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FOH Engineer Mads Mikkelsen Chooses Waves eMotion LV1 Live Mixer and Plugins for Jacob Dinesen Tour

by FOH Staff • in
  • News
• Created: September 3, 2019

Mads Mikkelsen, pictured with his Waves rig

KNOXVILLE, TN – FOH sound engineer Mads Mikkelsen (VOLBEAT, King Diamond, Die Antwoord) is using tools from Waves Audio, including the eMotion LV1 Live Mixer and Waves plugins, for the 2019 tour of one of Denmark’s rising stars, 23-year-old singer/songwriter Jacob Dinesen.

Mikkelsen notes how the Waves eMotion LV1 Live Mixer and Waves plugins enable him to get a large and pristine live sound in a variety of venues on the tour.

Mads Mikkelsen’s Waves rig at FOH

More details from Waves (www.waves.com):

He remarks, “This tour is the first time I’ve used the eMotion LV1 as my mixer. I’m using it along with the Waves Mercury bundle and the Dugan Automixer, with all plugins running inside the LV1 software mixer. For me, the system is ideal because we play different-sized venues with very different-sized front-of-house spaces, and I can fit my rig anywhere. I’ve got so many channels and so much processing, but the footprint of the LV1 is so small! So, it’s very easy going into a venue. You don’t have to ask about how big the front-of-house space is or worry about where to put your desk. That’s really cool. In addition, some venues are just really not designed to accommodate loud, rhythmic rock music. Many of the concert halls we’re playing were designed for symphony orchestras. So things can definitely get a bit too ‘reverby,’ especially when you put a rock band in there. Also, since I’m not touring with a system tech, one of the new things I found was the Waves TRACT system calibration plugin, which takes information from Smaart software and adds a corrective EQ curve for the venue on the basis of that. It’s a great tool if you’re in a little bit of a rush for soundcheck, and it’s pretty amazing how accurate it is from day to day. I do a quick three-to-five measurements around the venue, and then the plugin does the EQ curve for you. It gives me a very flat-sounding system at any venue and a great starting point for the show mix.”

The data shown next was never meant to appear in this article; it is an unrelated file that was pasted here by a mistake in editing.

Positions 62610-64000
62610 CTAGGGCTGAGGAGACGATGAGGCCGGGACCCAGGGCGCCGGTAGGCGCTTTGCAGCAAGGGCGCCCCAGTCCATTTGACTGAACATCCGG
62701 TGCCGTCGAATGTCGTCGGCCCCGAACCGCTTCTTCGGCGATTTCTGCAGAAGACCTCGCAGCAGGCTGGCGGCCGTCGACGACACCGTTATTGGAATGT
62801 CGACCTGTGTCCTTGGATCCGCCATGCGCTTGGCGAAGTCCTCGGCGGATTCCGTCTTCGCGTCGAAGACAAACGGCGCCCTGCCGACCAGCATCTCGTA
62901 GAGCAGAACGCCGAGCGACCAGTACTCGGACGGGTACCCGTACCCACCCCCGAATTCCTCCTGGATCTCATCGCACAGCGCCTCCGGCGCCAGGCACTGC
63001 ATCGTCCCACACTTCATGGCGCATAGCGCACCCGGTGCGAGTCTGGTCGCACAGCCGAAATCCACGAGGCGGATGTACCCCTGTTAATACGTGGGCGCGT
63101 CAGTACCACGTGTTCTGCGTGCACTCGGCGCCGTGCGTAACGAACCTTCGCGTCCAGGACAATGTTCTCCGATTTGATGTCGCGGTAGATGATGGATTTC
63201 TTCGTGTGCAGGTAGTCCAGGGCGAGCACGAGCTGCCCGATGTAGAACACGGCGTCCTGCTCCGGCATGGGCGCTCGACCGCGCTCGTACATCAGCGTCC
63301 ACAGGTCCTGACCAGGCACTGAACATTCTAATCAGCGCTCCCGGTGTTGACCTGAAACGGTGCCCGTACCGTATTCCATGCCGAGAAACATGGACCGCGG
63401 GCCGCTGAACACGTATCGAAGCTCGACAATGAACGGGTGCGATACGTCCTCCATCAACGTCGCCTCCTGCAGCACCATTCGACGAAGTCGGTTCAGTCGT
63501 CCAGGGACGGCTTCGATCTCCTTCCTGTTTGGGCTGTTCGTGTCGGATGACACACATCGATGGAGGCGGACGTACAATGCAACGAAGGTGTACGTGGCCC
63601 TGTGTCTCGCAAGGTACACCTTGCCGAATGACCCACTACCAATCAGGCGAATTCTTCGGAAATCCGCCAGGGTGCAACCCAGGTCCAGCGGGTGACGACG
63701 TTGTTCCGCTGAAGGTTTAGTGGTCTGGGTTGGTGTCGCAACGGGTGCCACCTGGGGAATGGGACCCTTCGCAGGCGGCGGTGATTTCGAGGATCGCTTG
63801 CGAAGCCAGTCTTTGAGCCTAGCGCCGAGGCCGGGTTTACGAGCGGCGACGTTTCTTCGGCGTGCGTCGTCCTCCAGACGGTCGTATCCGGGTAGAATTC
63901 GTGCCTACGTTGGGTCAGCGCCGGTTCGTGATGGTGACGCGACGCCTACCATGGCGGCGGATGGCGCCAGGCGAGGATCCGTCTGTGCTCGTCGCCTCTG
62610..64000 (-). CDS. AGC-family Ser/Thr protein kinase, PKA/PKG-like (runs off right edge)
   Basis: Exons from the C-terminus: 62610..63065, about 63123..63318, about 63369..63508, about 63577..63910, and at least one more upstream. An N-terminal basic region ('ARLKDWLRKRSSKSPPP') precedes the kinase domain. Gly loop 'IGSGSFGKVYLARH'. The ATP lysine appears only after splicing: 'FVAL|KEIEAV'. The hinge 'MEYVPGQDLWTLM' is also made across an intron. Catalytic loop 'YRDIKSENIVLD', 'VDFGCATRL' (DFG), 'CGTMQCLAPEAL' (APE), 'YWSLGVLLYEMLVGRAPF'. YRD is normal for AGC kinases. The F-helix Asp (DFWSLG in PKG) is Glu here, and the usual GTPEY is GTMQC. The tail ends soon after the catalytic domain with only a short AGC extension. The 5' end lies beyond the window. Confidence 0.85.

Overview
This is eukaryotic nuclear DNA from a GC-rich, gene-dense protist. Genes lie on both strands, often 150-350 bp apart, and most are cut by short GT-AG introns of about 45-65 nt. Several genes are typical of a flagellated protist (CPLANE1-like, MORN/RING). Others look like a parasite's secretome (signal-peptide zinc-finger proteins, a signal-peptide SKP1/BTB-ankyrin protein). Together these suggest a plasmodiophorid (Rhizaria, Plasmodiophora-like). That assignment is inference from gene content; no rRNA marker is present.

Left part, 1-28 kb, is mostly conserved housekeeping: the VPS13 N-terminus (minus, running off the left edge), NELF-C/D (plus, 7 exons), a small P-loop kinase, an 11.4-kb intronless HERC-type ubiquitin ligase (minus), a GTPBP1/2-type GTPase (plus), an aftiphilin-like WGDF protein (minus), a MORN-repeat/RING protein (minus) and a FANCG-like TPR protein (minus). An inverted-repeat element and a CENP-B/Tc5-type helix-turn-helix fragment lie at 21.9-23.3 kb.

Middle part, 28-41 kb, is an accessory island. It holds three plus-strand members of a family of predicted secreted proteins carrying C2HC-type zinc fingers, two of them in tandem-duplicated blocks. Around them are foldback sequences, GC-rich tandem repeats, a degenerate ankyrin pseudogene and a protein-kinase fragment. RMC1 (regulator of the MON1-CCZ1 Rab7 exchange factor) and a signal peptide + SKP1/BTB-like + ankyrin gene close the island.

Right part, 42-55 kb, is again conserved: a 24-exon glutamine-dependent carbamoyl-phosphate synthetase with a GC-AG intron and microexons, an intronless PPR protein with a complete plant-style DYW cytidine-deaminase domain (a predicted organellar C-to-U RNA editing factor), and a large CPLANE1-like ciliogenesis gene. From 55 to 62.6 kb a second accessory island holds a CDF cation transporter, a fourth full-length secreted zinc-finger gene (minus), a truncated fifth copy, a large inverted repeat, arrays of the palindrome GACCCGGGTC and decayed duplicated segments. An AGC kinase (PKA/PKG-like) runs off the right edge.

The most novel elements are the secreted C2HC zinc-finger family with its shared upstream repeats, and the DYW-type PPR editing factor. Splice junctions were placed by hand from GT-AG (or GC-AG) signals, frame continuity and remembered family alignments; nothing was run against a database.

Mikkelsen describes his setup: “I’ve got a dual touchscreen setup with two SoundGrid Extreme servers and a PC. I’m using a DiGiGrid IOC audio interface for local ins and outs, and I get the stage inputs to FOH straight from the DiGiCo Stage Rack which lives in monitor world with our monitor engineer Arve Gotfredsen. The stage outputs from the DiGiCo SD Rack go into a DirectOut Split.Converter. I then run an optic cable to my FOH position which goes into another DirectOut Split.Converter, and then into a DiGiGrid MGB coaxial interface that converts from BNC to SoundGrid. I then use the Waves Tracks Live recording software to perform virtual sound checks, tweaking the system and multitrack recording during each show.”